It doesn’t age because of the magic within it. It doesn’t feel hunger, pain, or even pleasure. All it perceives is the world around it, the hands seeking to wield it.
After weeks of finding something to say about storytelling, I’ll be changing gears for a bit and going back to something I’d set out to do more often: Giving a crash course of tropes, characters, and concepts!
Today we’ll be talking about a certain type of character: The Artificial Character. Self-aware objects, artificial intelligence, living weapons, spirits trapped within objects, you’re probably familiar with these things. They are a thinking, cognizant existence of a different kind from conventional life. Basically, the servants from Beauty and the Beast. From wisecracking sidekicks and sage advisors to malevolent enemies and alien entities, many fantastic settings have given ‘life’ or ‘spirit’ to what was once lifeless.
So what is the deal with these guys, and what happens when you give your props lines of dialogue?
Set aside the fact that a Spider-Falcon sounds TERRIFYING and let’s talk about when comics dip into REAL real life!
Agendas. Messages. Themes. From the days of the Golden Age’s Hitler-punching propaganda to the we’ll-hate-mutants-but-not-cosmic-radiation-freaks racism allegories, reality has always had a place in comics. And in today’s age of “This Is The Internet So Any Moron Can Put Their Opinion Online” we also have no shortage of people trying to explain the meanings and intentions of these stories (plus why you are objectively bad if you disagree with them).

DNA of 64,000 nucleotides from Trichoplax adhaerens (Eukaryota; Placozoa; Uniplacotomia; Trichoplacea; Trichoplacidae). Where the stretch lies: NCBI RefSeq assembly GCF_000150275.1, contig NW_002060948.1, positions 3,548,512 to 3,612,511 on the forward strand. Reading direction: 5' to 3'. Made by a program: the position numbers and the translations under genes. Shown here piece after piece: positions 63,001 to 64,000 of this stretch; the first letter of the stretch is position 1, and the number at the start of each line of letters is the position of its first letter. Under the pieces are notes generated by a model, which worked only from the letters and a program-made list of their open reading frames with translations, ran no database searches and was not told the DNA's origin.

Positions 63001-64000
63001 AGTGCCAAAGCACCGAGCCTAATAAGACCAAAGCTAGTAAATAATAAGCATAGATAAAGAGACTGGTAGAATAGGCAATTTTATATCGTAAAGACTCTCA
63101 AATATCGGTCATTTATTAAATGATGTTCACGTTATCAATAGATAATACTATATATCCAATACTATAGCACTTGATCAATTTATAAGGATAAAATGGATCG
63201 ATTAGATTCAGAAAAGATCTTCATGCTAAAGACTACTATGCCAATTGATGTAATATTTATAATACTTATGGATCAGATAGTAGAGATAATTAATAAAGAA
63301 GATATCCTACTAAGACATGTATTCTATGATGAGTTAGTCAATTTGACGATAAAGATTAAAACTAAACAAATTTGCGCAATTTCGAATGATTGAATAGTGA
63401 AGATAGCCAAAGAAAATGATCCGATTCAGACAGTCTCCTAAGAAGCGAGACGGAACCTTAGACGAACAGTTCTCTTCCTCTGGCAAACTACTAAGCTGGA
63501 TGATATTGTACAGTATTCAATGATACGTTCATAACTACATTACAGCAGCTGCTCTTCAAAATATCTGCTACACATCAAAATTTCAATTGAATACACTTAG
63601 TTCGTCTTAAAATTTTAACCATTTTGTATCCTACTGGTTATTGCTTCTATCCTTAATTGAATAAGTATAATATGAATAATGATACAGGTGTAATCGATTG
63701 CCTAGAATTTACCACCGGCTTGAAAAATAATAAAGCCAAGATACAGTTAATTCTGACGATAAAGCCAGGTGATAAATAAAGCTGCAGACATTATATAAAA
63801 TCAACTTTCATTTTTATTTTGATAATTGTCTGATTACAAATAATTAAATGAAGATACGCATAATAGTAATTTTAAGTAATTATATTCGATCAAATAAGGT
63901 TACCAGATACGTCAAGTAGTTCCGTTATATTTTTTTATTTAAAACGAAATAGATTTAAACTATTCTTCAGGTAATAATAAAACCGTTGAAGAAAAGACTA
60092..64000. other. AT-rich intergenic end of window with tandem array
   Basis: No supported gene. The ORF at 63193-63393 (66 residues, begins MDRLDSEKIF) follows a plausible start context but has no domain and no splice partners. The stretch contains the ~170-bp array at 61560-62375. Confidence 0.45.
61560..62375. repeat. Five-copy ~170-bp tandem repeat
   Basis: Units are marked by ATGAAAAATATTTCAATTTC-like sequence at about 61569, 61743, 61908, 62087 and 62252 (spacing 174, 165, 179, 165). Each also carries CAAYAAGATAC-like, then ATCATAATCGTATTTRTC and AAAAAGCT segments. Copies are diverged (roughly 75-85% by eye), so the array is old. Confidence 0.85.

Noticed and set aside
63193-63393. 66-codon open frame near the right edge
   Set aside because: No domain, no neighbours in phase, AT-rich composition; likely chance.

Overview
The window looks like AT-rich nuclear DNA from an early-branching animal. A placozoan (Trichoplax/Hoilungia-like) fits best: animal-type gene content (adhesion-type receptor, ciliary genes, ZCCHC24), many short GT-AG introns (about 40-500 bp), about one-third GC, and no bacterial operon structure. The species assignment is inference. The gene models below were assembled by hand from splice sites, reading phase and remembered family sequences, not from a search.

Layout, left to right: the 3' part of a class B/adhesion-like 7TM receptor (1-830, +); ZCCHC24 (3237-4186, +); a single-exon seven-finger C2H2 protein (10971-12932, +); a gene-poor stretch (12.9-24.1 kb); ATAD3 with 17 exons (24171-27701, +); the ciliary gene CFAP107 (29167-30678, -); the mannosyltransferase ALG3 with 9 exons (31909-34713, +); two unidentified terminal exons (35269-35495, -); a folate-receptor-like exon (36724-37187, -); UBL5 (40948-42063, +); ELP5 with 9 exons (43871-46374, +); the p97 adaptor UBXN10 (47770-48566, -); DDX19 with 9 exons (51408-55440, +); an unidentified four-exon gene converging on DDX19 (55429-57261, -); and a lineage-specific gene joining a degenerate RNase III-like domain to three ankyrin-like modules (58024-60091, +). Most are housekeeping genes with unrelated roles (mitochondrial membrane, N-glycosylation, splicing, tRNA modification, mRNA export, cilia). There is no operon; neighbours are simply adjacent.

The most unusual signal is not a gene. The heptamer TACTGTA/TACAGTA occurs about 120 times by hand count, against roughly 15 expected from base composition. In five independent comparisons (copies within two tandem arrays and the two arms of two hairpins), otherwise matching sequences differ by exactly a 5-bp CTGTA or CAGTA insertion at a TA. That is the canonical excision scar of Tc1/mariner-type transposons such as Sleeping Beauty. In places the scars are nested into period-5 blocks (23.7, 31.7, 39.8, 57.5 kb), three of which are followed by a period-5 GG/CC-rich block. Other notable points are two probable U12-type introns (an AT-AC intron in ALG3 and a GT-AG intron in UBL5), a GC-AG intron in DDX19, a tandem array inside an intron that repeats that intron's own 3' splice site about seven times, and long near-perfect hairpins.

However, I’m not here to tell you whether you should lean to the Left, the Right, or the Red. My priority has been and always will be one simple thing: Does it make for a good story?
Well, get your animal suits out of the closet (don’t ask, I know you have them, you bronies, don’t deny it) and let’s take some recent examples from the men themselves: Black Panther and the Falcon!
I mean, come on. How dare people have an opinion different from what we want? What are they, living beings?
Today, I’ll be plumbing some of my own personal feelings and struggles to talk about something a little harder: Challenges writers face in life. No flowery metaphors, no glib pithy insights to trivialise it, no saccharine “but passion will prevail” nonsense, just what I feel to be the realest emotions and problems writers face when they try to be functioning adults with jobs and social lives.
If you’re going through them, maybe it’ll help to put things in perspective, or to learn you’re not alone. If not, well, hopefully it’ll help prepare you in case it ever happens. So then, ready for some real talk?
Also, it has Ashley Tisdale in it, who went on to voice Candace in Phineas and Ferb, and she is the best part of the franchise.
Following up on my point of the Emperor’s New Groove, we’ve seen what I opined to be the height of a story which could have been one big pandering mess and yet became one of the most honest, hilarious tales of all time. Here are some other examples to illustrate what it means to be ‘genuine’ in works.
I realise belatedly that there’s a term for this sort of honesty, of believing in what you’re doing, no matter what you’re doing, no matter how ridiculous the premise: kayfabe, the spirit of pro-wrestling.